Protein: The number one question vegans get nearly every day of their lives is; ‘so, where do vegans get their protein from?’
Let me tell you that there is NO problem getting enough protein from plant foods and that this allows you to eat much of your proteins raw. Raw proteins will give you far less denatured proteins that can cause cancer and other health challenges in the body.
Animal proteins are the only dietary source of cholesterol’s that are known to clog your arteries and cause death.
So, the reasons to go vegan under this subject are;
Your proteins and the associated fats aren’t attempting to kill you. That may be a bit blunt, but, you do have to admit, it’s a darn good reason.
There is no need for a sentient being to have to die so that you can eat when it’s not what your body was designed for and you can get your protein elsewhere.
Here Are 4 Plant Foods With More Protein Per Calorie Than Beef!
To establish the baseline the most common beef consumed in America is 70% lean ground beef. This has 332 calories per 100 grams while providing 14 grams of protein that must be cooked and denatured.
A). Spinach: has 5 grams of protein per cup and one cup only has 30 calories. So, 3 cups have 15 grams of protein and only 90 calories.
B). Broccoli: has 4.5 grams of protein per 30 calories. One cup chopped has around 25 calories.
C). Spirulina: 4 grams of protein per one teaspoon and that amount only has 30 calories.
D). Tempeh: about 31 grams of protein per 1 cup with 320 calories.
So, as you can see, beef can’t even come close to the vegan protein sources listed above as far as protein per calorie. The reason only these 4 were chosen is that you can eat each of these raw. Some of the ones below could be eaten raw, but most people won’t.
As you’ll see, becoming vegan and getting your protein is not all that difficult and is really pretty easy.
A). Kidney beans: 2 cups of boiled kidney beans have 30 grams of protein and 450 calories.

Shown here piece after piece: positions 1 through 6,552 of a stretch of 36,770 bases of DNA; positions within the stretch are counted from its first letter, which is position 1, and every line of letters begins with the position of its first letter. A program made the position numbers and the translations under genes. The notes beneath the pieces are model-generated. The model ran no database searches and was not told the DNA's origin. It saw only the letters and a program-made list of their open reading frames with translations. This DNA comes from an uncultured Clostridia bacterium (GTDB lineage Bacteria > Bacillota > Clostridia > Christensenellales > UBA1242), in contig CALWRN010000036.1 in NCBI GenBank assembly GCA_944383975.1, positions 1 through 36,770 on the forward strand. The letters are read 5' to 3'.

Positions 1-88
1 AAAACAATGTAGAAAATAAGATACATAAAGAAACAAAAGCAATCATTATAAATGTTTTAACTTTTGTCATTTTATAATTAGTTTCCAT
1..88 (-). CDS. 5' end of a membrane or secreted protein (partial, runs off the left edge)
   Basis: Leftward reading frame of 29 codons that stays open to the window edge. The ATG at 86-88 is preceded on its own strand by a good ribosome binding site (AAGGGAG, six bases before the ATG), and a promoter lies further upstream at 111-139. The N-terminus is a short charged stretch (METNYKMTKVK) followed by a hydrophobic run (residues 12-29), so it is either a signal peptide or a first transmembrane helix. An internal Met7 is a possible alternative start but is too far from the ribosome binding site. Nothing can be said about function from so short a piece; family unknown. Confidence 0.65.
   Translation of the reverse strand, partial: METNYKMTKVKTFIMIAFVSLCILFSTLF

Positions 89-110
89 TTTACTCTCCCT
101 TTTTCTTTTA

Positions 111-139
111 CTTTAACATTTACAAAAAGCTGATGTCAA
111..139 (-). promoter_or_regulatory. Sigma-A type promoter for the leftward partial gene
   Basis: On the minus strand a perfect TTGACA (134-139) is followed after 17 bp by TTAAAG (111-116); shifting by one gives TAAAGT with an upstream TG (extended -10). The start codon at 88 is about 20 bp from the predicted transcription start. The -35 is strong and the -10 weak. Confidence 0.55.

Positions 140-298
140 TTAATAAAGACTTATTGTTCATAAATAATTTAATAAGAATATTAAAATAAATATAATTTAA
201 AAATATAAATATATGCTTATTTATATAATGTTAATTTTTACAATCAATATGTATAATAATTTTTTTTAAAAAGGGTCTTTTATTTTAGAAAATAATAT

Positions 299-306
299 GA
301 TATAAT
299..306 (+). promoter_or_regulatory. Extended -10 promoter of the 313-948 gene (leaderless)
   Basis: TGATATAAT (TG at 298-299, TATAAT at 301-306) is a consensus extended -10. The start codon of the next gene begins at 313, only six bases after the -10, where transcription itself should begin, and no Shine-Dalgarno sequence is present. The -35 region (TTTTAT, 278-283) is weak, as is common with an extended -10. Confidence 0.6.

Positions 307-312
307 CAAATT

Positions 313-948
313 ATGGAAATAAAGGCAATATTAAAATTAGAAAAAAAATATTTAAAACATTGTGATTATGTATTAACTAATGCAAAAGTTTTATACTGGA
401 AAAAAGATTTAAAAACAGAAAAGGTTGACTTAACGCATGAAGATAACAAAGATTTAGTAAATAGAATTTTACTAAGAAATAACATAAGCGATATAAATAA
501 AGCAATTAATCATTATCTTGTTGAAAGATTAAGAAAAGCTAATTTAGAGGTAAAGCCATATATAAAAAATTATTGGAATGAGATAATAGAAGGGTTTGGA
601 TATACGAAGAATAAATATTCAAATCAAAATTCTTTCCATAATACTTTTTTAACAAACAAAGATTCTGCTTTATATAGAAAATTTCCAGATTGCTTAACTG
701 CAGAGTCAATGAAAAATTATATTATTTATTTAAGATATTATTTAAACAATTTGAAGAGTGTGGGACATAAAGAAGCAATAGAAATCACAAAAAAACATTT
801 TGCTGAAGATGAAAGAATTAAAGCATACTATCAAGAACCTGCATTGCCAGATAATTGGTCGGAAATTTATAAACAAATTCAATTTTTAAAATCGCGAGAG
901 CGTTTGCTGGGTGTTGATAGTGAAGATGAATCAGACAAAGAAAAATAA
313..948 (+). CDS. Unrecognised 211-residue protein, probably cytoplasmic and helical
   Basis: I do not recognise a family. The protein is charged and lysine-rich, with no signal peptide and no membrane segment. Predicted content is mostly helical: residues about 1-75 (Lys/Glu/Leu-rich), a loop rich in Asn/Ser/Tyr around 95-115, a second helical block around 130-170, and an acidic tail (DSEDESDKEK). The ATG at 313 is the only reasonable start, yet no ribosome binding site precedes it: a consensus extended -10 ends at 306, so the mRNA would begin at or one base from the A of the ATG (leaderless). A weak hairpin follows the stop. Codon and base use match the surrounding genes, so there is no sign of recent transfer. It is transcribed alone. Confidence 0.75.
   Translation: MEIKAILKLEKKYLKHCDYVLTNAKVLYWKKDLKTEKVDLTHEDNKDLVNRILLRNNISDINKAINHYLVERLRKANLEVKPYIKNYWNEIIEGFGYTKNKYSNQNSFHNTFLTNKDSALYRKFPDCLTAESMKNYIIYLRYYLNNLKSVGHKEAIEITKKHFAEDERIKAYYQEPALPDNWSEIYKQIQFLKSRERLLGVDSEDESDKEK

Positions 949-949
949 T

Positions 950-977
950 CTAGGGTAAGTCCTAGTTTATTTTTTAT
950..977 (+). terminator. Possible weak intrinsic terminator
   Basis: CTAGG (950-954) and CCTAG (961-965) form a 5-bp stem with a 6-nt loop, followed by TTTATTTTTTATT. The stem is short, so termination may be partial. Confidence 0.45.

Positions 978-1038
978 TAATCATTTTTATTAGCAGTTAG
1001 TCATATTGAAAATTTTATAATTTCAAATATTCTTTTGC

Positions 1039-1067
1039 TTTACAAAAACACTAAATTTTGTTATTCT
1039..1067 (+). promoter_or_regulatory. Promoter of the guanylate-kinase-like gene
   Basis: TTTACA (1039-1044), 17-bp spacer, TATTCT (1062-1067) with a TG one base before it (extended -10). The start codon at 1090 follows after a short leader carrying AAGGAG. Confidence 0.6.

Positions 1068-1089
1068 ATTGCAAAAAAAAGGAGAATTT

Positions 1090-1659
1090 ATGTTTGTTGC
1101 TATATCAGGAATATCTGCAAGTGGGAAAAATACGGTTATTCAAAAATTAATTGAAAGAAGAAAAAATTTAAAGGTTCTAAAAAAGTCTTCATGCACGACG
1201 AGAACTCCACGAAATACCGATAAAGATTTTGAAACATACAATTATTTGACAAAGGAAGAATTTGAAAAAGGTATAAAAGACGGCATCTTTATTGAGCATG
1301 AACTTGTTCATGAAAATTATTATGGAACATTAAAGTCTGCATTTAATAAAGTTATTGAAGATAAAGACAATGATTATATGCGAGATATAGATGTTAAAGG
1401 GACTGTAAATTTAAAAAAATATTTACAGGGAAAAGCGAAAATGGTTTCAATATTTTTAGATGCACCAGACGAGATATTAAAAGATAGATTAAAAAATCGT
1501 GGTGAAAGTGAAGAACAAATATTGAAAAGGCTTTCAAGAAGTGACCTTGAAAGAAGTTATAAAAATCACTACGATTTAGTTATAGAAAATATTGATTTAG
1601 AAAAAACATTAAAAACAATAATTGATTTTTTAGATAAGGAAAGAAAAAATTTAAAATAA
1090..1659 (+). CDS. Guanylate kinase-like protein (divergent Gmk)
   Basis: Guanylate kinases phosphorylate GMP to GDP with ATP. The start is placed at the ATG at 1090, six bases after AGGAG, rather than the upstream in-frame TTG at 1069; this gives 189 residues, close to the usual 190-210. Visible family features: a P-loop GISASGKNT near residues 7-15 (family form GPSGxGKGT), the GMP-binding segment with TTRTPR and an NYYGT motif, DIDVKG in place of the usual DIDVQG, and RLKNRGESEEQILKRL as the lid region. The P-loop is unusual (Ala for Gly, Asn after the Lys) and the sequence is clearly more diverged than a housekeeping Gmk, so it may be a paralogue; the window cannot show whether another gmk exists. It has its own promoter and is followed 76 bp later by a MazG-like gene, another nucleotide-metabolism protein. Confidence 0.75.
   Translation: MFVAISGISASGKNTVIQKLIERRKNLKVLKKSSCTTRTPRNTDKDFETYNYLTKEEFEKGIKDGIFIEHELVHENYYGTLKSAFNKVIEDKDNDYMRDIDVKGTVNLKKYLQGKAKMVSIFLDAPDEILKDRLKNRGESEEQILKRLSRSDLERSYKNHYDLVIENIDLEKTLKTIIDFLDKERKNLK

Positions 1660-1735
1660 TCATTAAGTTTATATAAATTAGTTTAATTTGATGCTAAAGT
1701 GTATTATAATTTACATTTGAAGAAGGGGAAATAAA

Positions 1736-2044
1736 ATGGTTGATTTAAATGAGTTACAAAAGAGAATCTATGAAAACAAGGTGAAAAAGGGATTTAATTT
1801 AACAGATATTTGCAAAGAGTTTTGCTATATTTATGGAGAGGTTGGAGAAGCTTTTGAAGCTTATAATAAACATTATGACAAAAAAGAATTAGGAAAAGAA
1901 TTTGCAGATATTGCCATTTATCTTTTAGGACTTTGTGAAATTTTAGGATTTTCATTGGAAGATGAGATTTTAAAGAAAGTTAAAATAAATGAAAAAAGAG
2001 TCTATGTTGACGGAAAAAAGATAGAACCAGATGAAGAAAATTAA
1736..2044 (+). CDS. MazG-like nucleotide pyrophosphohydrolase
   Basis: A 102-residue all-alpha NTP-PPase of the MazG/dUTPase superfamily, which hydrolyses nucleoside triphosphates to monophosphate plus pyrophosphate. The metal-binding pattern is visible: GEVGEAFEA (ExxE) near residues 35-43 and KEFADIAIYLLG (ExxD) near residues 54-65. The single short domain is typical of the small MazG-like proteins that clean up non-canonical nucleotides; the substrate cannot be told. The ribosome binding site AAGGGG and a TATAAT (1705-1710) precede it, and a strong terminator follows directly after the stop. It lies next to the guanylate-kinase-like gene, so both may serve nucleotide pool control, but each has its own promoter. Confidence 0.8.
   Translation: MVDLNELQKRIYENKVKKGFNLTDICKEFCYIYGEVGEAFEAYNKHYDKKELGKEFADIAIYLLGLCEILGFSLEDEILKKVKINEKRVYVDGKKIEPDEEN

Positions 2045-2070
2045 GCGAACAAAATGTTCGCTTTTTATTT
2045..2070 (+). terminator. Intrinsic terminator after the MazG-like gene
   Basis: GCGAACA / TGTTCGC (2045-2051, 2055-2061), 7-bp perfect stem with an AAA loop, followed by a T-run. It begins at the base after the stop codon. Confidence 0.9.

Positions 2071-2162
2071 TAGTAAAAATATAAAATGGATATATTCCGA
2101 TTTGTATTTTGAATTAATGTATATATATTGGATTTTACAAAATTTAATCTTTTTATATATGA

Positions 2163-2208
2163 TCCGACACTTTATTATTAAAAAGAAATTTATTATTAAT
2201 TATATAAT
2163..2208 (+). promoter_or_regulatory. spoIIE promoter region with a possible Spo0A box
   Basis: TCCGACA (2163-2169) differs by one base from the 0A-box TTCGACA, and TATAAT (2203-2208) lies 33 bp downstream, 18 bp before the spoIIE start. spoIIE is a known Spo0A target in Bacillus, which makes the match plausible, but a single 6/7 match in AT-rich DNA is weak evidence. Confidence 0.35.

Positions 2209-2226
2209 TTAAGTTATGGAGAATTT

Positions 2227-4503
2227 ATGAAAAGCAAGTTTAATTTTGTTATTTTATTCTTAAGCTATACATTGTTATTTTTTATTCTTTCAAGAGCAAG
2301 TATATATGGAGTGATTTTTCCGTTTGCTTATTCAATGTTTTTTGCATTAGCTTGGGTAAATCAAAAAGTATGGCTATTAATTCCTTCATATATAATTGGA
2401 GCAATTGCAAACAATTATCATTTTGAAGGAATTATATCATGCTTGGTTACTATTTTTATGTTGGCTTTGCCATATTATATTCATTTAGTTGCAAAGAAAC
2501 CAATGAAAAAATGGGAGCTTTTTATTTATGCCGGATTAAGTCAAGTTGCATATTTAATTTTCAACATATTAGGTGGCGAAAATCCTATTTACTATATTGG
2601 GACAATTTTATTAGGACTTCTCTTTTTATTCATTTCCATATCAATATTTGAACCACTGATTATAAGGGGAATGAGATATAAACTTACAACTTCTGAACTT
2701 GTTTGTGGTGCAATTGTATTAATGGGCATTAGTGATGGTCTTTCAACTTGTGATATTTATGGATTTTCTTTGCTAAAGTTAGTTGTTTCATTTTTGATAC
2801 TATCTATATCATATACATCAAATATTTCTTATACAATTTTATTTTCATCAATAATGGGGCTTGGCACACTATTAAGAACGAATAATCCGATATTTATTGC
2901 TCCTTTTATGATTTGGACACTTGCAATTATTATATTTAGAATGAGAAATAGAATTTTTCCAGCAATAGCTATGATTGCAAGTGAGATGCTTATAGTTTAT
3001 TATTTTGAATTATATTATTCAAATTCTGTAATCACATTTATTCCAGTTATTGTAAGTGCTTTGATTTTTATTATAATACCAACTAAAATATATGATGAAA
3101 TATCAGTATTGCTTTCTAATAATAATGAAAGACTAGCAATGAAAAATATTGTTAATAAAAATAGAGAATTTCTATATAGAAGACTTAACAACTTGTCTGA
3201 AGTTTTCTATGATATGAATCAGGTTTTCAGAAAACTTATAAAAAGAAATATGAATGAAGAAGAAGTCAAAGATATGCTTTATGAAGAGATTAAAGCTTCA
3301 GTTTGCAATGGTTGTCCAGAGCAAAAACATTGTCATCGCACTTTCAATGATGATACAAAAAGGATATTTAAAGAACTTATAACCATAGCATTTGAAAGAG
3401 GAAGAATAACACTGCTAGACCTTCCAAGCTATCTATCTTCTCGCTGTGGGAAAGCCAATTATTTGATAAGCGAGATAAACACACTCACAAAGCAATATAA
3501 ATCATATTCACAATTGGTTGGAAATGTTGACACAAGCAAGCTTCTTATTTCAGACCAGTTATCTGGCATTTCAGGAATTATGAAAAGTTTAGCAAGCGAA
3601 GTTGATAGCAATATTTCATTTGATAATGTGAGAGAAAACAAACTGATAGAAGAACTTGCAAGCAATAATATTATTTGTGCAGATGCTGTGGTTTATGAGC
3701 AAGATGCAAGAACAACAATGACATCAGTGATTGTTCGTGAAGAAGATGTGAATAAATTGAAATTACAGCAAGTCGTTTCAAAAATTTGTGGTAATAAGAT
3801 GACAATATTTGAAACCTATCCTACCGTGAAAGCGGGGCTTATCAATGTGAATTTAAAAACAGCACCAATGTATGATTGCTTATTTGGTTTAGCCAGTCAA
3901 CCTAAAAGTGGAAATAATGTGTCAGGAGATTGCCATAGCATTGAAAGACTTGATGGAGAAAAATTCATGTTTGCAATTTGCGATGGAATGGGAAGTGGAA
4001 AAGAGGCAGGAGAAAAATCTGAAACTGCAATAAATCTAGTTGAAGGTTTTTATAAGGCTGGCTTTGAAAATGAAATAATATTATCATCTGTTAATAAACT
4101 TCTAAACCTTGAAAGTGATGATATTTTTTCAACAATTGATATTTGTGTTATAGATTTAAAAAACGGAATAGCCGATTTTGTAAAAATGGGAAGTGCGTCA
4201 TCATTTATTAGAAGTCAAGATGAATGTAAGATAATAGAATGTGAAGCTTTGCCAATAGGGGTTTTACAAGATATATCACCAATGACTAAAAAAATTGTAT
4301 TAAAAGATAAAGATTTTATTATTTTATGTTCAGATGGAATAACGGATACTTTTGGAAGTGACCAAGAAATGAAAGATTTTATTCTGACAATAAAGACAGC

B). Lentils: 2 cups of boiled lentils have 36 grams of protein and 460 calories.
C). Tofu: here you’re looking at about 40 grams of protein and 376 calories per 2 cup depending on the manufacturer.
D). Chia seeds: 100 grams = 17 grams of protein and 486 calories.
E). Quinoa: 2 cups have 16 grams of protein and 444 calories.
F). Nutritional yeast: 2 tablespoons have 8 grams of protein and only 45 calories.
G). Hummus: 1cup has 19 grams of protein and 409 calories.
How Much Protein Do You Really Need?
Well, the Dietary Reference Intake (DRI) is 0.8 grams of protein per kilogram of body weight or 0.36 grams per pound of body weight. This comes out to 56 grams for the average sedentary male and 46 grams for the average sedentary female.
So, as you can see becoming vegan and getting enough protein is absolutely no problem.
However, this begs to ask the question; are you sedentary?
If you get even an hour’s worth of exercise once per week your protein needs will go up to facilitate recovery and repair.
If you’re relatively active to very active then you may wish to consider getting 1 gram per kilogram of body weight each day.
If you’re a strength athlete or bodybuilder then you may want to up that to 1.5 grams of protein per kilogram of bodyweight to ensure you’re getting adequate amounts for lean tissue development.